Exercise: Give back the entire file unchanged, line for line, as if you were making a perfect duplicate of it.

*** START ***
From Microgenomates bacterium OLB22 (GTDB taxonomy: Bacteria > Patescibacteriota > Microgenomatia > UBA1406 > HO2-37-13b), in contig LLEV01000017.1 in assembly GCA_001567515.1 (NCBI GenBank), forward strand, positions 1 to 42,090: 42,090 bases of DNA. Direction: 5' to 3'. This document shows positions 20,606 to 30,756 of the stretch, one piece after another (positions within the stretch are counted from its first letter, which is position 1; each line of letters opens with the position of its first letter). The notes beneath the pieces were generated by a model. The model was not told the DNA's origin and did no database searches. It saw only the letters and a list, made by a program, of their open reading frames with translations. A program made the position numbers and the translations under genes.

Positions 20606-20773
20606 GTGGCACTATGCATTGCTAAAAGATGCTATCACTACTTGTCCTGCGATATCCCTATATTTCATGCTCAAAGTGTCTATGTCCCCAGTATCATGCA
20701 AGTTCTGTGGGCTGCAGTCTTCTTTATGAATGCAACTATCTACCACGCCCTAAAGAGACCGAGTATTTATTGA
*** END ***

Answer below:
From Microgenomates bacterium OLB22 (GTDB taxonomy: Bacteria > Patescibacteriota > Microgenomatia > UBA1406 > HO2-37-13b), in contig LLEV01000017.1 in assembly GCA_001567515.1 (NCBI GenBank), forward strand, positions 1 to 42,090: 42,090 bases of DNA. Direction: 5' to 3'. This document shows positions 20,606 to 30,756 of the stretch, one piece after another (positions within the stretch are counted from its first letter, which is position 1; each line of letters opens with the position of its first letter). The notes beneath the pieces were generated by a model. The model was not told the DNA's origin and did no database searches. It saw only the letters and a list, made by a program, of their open reading frames with translations. A program made the position numbers and the translations under genes.

Positions 20606-20773
20606 GTGGCACTATGCATTGCTAAAAGATGCTATCACTACTTGTCCTGCGATATCCCTATATTTCATGCTCAAAGTGTCTATGTCCCCAGTATCATGCA
20701 AGTTCTGTGGGCTGCAGTCTTCTTTATGAATGCAACTATCTACCACGCCCTAAAGAGACCGAGTATTTATTGA